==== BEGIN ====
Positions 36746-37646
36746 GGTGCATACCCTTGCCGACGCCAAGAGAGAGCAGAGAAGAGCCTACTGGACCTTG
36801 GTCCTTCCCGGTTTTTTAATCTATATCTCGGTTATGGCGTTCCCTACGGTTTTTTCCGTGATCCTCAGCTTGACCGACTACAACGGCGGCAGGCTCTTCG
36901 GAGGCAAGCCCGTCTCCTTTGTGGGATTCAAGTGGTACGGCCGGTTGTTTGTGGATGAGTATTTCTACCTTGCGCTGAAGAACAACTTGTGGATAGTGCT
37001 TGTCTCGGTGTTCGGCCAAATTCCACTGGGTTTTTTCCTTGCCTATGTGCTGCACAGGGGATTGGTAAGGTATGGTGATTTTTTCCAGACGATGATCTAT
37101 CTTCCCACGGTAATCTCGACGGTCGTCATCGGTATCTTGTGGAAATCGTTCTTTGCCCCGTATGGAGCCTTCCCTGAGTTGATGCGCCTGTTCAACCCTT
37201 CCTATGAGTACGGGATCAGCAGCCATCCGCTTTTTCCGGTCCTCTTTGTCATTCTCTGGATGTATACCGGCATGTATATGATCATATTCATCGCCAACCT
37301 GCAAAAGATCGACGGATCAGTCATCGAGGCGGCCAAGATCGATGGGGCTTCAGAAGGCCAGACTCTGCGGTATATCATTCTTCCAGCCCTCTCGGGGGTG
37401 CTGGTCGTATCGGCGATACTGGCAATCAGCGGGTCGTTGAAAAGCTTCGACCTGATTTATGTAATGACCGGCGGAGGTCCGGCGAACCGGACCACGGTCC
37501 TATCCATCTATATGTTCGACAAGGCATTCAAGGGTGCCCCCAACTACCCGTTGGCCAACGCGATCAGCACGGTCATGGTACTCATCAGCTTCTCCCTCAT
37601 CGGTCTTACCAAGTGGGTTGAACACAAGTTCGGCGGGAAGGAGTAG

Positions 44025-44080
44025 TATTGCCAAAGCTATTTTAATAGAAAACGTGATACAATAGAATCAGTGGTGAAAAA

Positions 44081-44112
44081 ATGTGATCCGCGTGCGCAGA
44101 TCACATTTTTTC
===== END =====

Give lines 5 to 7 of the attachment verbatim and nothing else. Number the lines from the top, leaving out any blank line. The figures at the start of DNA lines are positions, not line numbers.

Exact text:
37001 TGTCTCGGTGTTCGGCCAAATTCCACTGGGTTTTTTCCTTGCCTATGTGCTGCACAGGGGATTGGTAAGGTATGGTGATTTTTTCCAGACGATGATCTAT
37101 CTTCCCACGGTAATCTCGACGGTCGTCATCGGTATCTTGTGGAAATCGTTCTTTGCCCCGTATGGAGCCTTCCCTGAGTTGATGCGCCTGTTCAACCCTT
37201 CCTATGAGTACGGGATCAGCAGCCATCCGCTTTTTCCGGTCCTCTTTGTCATTCTCTGGATGTATACCGGCATGTATATGATCATATTCATCGCCAACCT